The recent attacks by militants who killed four American commandos in Niger and detonated a truck bomb that left more than 350 civilians dead in Somalia—events that happened more than 3,000 miles from each other—remind us that terrorism is a real and constant threat that reaches the farthest corners of our planet.
Because of that, and certainly in the post-9/11 global context, the American military presence has increased exponentially abroad. The Pentagon now has troops in countries many average Americans never would’ve dreamed of sending our forces to two or three decades ago.
Nowhere is that truer than in Africa, where the Pentagon has between 5,000-6,000 servicemen and women stationed across 50 of 54 countries, according to civilian spokesperson for the American military’s Africa Command, or AFRICOM, Robyn Mack, who told the Observer on Thursday that the bulk of those troops are in Djibouti (roughly 4,000), which borders Somalia in the Horn of Africa, and Niger (roughly 800), which straddles the Saharan Desert and Sahel. (Egypt falls under the Pentagon’s Central Command, or CENTCOM, not AFRICOM.)
“Our area of responsibility is a challenging and dynamic one, consisting of positive and negative trends,” Mack said on Thursday. “With (54) African states, more than 800 ethnic groups, over 1,000 languages, vast natural resources and land mass three-and-a-half times the size of the United States, Africa is complex.”
Many of those troops are members of America’s elite special operational forces from all four branches of the military.
Mack went on to acknowledge the only three African countries the U.S. doesn’t have a footprint in are Eritrea, Equatorial Guinea and Guinea-Bissau.
“We maintain 14 enduring locations (2 Forward Operating Sites and 12 Cooperative Security Locations) on the African continent, which give the United States options in the event of crisis and enable partner capacity building,” Mack continued. “Additionally, the command has designated 20 contingency locations as part of the Theater Posture Plan for 2017 focused on access to support partners, countering threats, and protecting U.S. interests in East, North, and West Africa.”
In a country like Somalia, where lawlessness dominates the country and the ISIS-allied group al Shabaab coordinate attacks, preventing terrorism from being exported is necessary. Monitoring the Shabaab within Somalia is a priority for Washington because of the group’s ability to strike neighboring countries. In 2017, nearly three dozen strikes have been carried out by either sea, land or air against militants operating inside of Somalia. A dozen of those strikes have come since the truck bombing in Somalia’s seaside capital, Mogadishu, in October, Mack said.
Is the Pentagon spreading itself too thin and attracting terrorism by the mere presence of American troops and military assets?
The Niger attack brought this question into sharp focus recently. Local Nigeriens in the city of Agadez told The Washington Post recently they were worried a new drone base near the city would act as a “magnet” for terrorists.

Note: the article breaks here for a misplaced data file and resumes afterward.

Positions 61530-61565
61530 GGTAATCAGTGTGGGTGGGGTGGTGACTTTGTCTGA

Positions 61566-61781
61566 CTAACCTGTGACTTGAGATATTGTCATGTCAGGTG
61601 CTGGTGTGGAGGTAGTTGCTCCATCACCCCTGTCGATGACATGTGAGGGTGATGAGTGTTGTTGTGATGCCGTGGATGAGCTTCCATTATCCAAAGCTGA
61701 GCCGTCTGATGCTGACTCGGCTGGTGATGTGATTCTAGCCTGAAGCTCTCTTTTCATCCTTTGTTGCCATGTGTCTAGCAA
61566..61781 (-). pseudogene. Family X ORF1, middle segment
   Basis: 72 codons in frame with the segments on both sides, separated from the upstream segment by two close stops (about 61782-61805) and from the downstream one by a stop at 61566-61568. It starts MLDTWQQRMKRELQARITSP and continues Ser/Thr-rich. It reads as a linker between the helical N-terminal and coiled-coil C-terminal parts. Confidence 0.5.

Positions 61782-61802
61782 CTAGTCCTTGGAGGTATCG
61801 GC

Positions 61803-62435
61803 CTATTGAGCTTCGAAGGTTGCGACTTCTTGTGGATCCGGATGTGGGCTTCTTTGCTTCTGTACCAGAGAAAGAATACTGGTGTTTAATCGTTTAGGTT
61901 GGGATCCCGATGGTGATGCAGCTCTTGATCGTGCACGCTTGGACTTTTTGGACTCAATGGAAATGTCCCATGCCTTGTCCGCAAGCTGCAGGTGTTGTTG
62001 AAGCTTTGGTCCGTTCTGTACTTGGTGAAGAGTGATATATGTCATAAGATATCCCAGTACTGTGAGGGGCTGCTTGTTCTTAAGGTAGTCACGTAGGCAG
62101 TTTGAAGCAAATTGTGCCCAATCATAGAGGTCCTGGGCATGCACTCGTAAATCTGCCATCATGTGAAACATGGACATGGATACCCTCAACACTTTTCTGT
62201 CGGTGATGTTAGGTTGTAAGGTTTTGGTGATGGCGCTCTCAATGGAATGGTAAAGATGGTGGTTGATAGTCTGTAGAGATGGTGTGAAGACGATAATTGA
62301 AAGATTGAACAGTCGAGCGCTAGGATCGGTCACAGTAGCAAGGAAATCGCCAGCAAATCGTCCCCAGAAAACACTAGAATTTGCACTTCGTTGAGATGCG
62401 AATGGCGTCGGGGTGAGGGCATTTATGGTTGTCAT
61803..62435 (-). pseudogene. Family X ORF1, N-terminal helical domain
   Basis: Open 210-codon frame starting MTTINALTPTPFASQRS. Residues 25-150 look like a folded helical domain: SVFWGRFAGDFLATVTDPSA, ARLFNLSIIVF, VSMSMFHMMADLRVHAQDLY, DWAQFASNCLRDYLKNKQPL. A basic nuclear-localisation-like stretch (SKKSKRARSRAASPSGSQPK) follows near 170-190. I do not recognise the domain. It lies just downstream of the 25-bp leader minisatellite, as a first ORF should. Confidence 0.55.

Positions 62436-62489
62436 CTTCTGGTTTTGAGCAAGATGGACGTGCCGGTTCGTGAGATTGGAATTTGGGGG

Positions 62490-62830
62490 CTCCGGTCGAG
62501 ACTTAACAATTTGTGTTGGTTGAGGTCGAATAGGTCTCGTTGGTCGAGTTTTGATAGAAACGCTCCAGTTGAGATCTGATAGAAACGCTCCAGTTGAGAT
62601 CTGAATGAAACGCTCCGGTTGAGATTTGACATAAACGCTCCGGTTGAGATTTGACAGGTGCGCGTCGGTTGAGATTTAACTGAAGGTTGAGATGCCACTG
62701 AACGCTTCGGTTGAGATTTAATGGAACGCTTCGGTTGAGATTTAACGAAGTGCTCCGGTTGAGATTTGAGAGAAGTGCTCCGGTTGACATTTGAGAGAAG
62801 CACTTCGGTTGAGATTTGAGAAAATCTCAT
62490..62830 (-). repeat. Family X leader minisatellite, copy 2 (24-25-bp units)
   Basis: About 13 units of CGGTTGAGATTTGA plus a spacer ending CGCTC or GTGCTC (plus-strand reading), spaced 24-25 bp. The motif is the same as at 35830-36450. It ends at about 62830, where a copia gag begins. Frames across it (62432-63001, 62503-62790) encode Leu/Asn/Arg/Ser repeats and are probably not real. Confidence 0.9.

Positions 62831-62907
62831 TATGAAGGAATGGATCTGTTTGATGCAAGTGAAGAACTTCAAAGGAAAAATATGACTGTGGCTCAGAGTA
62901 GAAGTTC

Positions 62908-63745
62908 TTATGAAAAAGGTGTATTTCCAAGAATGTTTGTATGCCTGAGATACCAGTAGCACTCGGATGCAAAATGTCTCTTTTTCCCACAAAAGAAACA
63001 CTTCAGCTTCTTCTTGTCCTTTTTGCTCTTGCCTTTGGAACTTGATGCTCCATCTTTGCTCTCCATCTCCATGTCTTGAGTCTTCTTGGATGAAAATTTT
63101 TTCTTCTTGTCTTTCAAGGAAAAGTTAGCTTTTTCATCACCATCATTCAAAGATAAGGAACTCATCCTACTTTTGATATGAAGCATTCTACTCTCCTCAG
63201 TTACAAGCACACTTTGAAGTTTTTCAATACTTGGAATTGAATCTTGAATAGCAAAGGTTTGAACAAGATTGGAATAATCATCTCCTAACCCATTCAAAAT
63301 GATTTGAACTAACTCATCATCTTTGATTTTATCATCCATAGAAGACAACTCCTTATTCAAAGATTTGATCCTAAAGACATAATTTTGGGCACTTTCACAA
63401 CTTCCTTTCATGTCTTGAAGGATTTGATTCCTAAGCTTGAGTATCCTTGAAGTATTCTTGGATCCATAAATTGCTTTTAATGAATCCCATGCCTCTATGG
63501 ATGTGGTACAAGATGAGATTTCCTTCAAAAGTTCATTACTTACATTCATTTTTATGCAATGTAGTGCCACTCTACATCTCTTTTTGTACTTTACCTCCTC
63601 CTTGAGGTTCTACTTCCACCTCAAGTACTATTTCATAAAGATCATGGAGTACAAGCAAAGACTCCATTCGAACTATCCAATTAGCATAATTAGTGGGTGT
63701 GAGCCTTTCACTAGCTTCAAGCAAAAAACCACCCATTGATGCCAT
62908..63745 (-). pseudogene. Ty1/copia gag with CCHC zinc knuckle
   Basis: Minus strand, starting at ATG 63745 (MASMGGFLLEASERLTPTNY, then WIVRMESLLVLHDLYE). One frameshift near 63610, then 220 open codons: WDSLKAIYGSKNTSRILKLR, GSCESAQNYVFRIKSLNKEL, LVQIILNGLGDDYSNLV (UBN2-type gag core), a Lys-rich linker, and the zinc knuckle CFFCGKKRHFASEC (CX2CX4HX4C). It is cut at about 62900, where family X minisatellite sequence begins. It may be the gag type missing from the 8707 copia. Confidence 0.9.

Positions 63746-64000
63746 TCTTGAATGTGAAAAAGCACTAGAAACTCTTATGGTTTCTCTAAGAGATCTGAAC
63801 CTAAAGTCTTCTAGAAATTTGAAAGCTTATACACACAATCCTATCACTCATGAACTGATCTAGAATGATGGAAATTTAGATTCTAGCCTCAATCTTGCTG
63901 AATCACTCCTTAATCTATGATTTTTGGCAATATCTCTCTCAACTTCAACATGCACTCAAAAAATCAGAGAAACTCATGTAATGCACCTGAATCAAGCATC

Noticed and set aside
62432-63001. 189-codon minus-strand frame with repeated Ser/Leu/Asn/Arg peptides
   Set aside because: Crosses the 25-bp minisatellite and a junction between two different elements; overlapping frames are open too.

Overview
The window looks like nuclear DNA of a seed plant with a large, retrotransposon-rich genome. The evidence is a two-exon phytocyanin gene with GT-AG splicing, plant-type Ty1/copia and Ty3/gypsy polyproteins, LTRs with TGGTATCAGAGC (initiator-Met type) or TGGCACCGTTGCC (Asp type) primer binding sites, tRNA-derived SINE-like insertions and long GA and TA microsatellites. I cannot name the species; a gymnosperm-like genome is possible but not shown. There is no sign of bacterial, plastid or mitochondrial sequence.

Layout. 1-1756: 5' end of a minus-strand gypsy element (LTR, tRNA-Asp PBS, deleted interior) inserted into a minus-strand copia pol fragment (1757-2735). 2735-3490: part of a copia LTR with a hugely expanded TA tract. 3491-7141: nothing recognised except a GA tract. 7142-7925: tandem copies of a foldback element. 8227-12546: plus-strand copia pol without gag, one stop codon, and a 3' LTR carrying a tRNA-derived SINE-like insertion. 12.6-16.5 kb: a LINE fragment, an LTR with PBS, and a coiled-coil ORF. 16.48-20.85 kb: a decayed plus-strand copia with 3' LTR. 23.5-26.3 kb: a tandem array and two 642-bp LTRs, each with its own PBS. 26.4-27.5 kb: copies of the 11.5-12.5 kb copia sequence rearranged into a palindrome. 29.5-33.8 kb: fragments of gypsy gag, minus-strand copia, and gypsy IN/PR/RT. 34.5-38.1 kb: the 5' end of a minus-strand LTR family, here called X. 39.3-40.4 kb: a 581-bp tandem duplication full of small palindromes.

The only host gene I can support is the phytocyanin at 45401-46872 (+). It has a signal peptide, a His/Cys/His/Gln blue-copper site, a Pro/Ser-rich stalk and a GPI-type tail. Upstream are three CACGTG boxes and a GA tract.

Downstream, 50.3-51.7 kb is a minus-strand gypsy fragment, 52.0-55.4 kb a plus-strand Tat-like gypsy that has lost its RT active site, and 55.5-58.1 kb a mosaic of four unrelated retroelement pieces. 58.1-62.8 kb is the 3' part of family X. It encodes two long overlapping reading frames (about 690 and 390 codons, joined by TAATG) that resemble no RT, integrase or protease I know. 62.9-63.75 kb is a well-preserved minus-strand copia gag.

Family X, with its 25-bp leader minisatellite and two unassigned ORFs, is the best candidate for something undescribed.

Many American congressmen weren’t even aware that the U.S. had so many troops in that impoverished nation.
Asked whether he knew there were troops in Niger, Sen. Bob Casey (D-Penn.) told CNN’s Chris Cuomo recently, “I did not.” He continued, “When you consider what happened here, the four sergeants lost their lives, I think there’s a lot of work that both parties and both branches of government need to do. Not only to stay more informed but to focus on why we’re there and what happened to get to the bottom of this.”
And Sen. Lindsey Graham (R-SC), member of the Armed Services Committee, told NBC’s Chuck Todd he “didn’t know” there were so many American troops in Niger.
“(Pentagon officials) are going to brief us next week as to why they were there and what they were doing,” he said to Todd.
America’s military forces are so scattered around the world that our top lawmakers don’t know what’s going on or who is where.
One has to wonder what U.S. lawmakers are telling Pentagon officials about their forays across Africa. Could it mean a drawdown now that a big deal is being made about the American presence because of the attack on the Green Berets in Niger?
“It’s true that there is an increased U.S. footprint in Africa, but the death of four U.S. Special Forces in Niger last month has resulted in this expansion being reviewed,” Dr. Alex Vines, an African security expert for the London-based think tank Chatham House, told Observer. “It’s too soon to know what the result will be.”
Vines noted the U.S. troop presence in Somalia, for example, was scaled up from roughly 50 to 500 in the last six months to compensate for al Shabaab’s increased activity.
American lawmakers should act to get more frequent briefings on exactly what U.S. troops are doing in each country on the African continent and determine how critical to U.S. national security their presence is compared to the quality of the relationships held with each host nation.
Les Neuhaus is a National and International Politics contributor for the Observer. Follow him on Twitter @LesNeuhaus